Designed by Rem Koolhaas and his partner Ole Scheeren this building is, according to Koolhaas, an edifice “of unimaginable size and complexity." The CCTV headquarters is an experimental ‘hyperbuilding,’ part of Koolhaas’ “campaign to kill the skyscraper” which he sees as an important invention that has outlived its purpose. Rather than “competing in the hopeless race for ultimate height” the 500,000-sqm CCTV hyperbuilding consists of two L shaped towers linked by a giant archway in the sky. It aims to realize an architecture of extreme density, not through height alone, but through a massive – and intrinsically diverse -- trapezoidal loop. The building has 55 levels, no two of which share the same floor plan. It will accomodate all of the station’s 10,000 employees and contain, in a single structure, all of its production and administrative functions. In so doing it is meant to comprise its own city within the urban core. According to Koolhaas, the building also seeks to encourage the mutation of CCTV itself. The relatively closed state run company will be opened up through architectural links that connect all the processes of production as well as guaranteeing public access through a media park and a third tower -- the Television Cultural Center (TVCC) -- which includes a hotel, a visitor's center, a large public theatre and exhibition spaces.
The Bird’s Nest
The staggering innovations that characterize Beijing’s new architecture extend, of course, to the buildings designed for the games themselves. The Olympic stadium was designed by the Swiss team Pierre de Meuron and Jacques Herzog, most famous for the restoration of London's Tate Modern. One of China’s best-known contemporary artists, Ai Weiwei, served as artistic consultant for the project. The structure is built from over 40,000 tons of steel and at one point is said to have engaged over 7,000 workers on site. The 80,000 seat arena consists of a giant red concrete bowl. Yet even this impressive interior is overshadowed by the structure and fašade. These two functions are ingeniously conjoined in a giant web of intricate twists that make up the building’s steel exo-skeleton.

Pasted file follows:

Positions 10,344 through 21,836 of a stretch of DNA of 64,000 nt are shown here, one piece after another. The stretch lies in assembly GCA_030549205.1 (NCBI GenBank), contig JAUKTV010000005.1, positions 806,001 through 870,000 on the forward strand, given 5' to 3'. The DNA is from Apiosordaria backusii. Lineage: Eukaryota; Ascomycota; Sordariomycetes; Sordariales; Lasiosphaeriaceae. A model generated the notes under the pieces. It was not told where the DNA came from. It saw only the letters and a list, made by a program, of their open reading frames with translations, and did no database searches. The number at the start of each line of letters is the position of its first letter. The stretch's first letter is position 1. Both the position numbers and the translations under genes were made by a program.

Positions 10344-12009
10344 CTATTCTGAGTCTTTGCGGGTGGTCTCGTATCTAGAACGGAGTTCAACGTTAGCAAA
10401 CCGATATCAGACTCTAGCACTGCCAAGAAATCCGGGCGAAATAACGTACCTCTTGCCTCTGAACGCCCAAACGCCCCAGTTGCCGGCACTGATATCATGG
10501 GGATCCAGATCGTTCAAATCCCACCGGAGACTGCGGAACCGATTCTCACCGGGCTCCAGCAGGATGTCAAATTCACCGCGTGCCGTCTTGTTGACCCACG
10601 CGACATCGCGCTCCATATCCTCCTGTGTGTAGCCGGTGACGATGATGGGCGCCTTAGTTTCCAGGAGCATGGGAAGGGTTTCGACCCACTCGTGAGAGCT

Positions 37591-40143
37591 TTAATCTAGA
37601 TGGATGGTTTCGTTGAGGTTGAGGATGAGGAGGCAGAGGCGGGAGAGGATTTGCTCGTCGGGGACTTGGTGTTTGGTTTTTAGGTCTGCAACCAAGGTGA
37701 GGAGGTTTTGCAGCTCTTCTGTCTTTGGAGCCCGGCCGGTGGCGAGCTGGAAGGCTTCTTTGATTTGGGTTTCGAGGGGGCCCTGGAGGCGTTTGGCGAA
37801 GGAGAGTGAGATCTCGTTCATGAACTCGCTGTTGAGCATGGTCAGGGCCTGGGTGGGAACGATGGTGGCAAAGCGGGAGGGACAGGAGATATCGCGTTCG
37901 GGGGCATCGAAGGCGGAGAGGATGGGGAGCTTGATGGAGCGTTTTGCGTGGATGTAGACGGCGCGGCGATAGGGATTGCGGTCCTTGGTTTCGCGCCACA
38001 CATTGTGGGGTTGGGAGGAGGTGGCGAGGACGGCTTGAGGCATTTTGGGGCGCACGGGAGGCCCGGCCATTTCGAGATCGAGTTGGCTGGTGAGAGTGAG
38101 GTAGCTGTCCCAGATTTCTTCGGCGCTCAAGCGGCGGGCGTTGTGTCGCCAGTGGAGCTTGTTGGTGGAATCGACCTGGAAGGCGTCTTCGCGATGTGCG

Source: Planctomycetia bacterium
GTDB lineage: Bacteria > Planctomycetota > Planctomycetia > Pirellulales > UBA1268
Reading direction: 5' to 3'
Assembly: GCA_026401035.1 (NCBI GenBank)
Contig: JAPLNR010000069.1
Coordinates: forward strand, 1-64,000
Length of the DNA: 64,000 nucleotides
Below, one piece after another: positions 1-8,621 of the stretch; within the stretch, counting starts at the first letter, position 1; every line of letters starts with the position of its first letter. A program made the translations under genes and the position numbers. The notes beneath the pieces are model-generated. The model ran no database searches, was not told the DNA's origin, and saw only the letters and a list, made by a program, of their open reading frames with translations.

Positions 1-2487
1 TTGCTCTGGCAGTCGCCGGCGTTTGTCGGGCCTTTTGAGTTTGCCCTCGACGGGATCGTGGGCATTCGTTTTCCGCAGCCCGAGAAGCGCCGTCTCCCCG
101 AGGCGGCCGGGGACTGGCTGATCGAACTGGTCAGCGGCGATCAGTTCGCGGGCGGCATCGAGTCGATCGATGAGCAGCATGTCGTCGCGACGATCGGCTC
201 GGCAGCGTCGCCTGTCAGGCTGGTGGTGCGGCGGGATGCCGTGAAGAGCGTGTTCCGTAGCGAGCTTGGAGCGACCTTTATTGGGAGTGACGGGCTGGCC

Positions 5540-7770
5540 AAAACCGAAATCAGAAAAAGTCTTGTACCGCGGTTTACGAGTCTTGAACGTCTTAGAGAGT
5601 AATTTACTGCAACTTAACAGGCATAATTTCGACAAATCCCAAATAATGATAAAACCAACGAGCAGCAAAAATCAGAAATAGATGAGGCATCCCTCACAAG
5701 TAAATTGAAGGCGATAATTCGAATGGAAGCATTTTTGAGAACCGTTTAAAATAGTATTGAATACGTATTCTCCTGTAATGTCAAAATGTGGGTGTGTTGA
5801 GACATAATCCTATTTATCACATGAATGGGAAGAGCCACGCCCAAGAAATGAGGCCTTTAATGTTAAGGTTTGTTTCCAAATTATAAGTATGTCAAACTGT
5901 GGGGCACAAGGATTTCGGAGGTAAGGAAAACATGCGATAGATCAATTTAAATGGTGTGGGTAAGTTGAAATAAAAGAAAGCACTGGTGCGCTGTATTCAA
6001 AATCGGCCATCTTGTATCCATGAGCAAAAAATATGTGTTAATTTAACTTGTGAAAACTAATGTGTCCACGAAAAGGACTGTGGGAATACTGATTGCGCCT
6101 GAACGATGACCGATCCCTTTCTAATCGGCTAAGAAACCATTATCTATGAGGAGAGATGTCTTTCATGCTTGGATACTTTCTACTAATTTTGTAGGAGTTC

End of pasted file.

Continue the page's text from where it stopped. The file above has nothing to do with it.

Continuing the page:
The Water Cube
Next to the stadium is the equally innovative National Aquatics center, which will house the Olympic water sports and be transformed into an entertainment venue after the games. The massive square-shaped structure was designed by the Australian firm PTW, and funded primarily with money from overseas Chinese. Like the stadium, its most notable feature is its external membrane. Designed to mirror the organic form of soap bubbles, the molecular exterior is constructed out of lightweight panels made from a translucent plastic known as ETFE. This high-tech eco-sensitive material allows for the pools to be heated through solar energy. At night a massive LED system will transform the bubbly surface into a dramatic kaleidoscope.

Before he started work on the CCTV headquarters, Rem Koolhaas had to choose between designing a commemorative site at The World Trade Centre in New York and entering the competition in Beijing. He chose to work in the Chinese capital, he says, because he is more interested in the future than the past. "Our creativity in cities stopped just as China's cities started to boom," Koolhaas is quoted as saying. "We ceased looking to the future and started looking back.”

Another visionary architect Zaha Hadid has designed a scheme for SOHO, a one million square meter life-work complex on the South East corner of the fourth outer ring road. Envisioned as an alternative to the gated monotonous residential estates, which, Hadid writes “threatens to suffocate Beijing’s metropolitan potential,” Soho promises to be a sci-fi community with “built in complexity.” It will, she says, not be controlled by a rigid grid but instead be based on an “elastic geometry” which allows fluid buildings to form “dynamic swarms.”

Beijing’s hyperbuilding, its liquid formations, its birds nest and its egg have transformed this city of traditional gardens and imperial architecture into a laboratory for the future of urban design. The way people will live, work and play in these constructions – the new worlds that will hatch from this new architecture – will occupy the attention of urban theorists and ordinary observers alike for decades to come.